A Haunting Tale for Halloween – Matthew Marland on Little Sister Death by William Gay

LITTLE SISTER DEATH COVER 2“It is tempting to say that the discovery of William Gay’s last manuscript is a story as compelling as the novel’s own brilliantly constructed, deeply chilling plot. There are many examples of posthumously published, ‘undiscovered’ books – Fernando Pessoa’s The Book of Disquiet, Henry Darger’s In the Realms of the Unreal – but Little Sister Death, William Gay’s ‘lost’ horror novel published this month by Faber & Faber is a remarkable addition to the list. Pessoa’s is a sprawling and unfinished work of over five hundred pages, Darger’s book – like the paintings which were also found in his home after his death – raw and immediate, but crucially incomplete. Little Sister Death, though, comes to us fully formed, a book about death and haunting that seems to appear from the land of the dead.

Like Henry Darger, Gay was a self-taught artist who worked in blue-collar jobs and wrote after hours. Gay was a construction worker from rural Tennessee, a man who, as Tom Franklin writes in his wonderful introduction to this edition, cut his own hair and bathed in the creek behind his house, and who found fame as a writer late in life. His first novel, The Long Way, was published when he was 57, and only handful more appeared before his death in 2012. Working as builder, a dry-wall hanger, a carpenter, it wasn’t the thing to talk about writing, especially your own. ‘You don’t come out on Monday morning and then tell these guys you’re working with about this sonnet you wrote over the weekend.’ It is thus not surprising that a manuscript was found among his paper’s after he was discovered dead in his log cabin in Hohenwald, southwest Nashville.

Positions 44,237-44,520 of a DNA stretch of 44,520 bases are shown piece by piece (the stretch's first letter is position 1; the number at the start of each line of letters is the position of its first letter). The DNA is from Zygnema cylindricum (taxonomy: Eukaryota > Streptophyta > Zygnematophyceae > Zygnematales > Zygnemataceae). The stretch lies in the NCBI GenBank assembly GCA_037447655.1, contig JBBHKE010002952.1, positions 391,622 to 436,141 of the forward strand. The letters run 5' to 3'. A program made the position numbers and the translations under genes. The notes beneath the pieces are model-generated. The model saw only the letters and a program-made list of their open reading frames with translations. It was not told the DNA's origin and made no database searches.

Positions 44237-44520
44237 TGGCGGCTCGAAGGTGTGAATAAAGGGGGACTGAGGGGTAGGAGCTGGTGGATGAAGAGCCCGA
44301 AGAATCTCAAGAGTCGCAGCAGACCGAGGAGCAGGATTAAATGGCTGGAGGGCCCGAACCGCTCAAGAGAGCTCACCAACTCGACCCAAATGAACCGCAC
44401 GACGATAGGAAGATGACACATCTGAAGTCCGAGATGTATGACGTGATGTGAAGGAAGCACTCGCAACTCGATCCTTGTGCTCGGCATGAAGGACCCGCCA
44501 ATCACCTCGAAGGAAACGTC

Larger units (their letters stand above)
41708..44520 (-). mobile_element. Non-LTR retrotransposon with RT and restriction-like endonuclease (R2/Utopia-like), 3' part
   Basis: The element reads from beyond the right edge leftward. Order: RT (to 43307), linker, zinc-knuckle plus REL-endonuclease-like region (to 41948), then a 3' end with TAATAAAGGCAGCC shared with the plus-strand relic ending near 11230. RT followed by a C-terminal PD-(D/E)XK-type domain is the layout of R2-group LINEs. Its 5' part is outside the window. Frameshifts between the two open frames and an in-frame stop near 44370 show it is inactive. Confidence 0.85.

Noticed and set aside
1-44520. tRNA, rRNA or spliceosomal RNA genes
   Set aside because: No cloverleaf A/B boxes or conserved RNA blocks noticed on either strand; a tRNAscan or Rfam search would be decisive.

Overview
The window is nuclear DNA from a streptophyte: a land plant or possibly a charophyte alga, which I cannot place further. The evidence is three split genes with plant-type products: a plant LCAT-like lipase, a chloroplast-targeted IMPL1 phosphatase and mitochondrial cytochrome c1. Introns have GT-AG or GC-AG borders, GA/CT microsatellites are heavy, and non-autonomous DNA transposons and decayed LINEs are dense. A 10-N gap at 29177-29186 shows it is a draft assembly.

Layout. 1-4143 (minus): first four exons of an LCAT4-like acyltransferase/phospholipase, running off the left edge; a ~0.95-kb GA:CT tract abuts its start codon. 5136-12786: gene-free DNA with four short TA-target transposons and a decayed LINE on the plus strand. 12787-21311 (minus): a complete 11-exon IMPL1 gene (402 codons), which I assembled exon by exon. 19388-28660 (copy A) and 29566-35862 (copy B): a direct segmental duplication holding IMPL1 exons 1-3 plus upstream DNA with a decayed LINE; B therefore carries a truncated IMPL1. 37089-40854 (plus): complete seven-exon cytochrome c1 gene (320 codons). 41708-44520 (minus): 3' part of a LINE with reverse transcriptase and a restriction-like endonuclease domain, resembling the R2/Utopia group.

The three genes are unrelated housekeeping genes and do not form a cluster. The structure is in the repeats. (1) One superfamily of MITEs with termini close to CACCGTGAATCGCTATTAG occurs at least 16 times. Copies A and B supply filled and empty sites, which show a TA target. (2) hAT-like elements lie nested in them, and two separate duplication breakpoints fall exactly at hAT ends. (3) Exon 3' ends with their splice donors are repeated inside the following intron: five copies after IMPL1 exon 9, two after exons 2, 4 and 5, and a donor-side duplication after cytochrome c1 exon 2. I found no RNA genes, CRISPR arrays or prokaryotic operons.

Little Sister Death is a truly frightening book. Inspired by the famous 19th-century Bell Witch haunting of Tennessee, it follows the unravelling life of David Binder, a writer who moves his young family to a haunted farmstead to find inspiration for his faltering work. Movingly between the early 1800s and 1982, the two periods conjoined by the ghostly appearance of a girl in a green dress, disembodied laughter cackling in the night, sexual obscenities muttered from behind closed doors, the book is beautifully written and deeply unsettling. Binder, a writer with one published novel to his name and desperate to find his next story, knows the house’s terrible history but chooses nonetheless to bring his family there. As has been noted in The Telegraph, it is ‘scary story but also a study of the writer – his temperament, his torment and his devil’s pact for the price of a good story.’ Or, as Tom Franklin puts it, it is about how ‘the necessary obsessions of writing can cause its practitioners to risk alienating or losing not their loves ones but (perhaps) their sanity as well’. It is a sublime piece of writing, a darkly gripping, terrifying tale, a masterly example of Southern Gothic horror and book that confirms Gay’s place among writers such as William Faulker and Flannery O’Connor. But for all that, let’s not forget – it’s really, really scary.”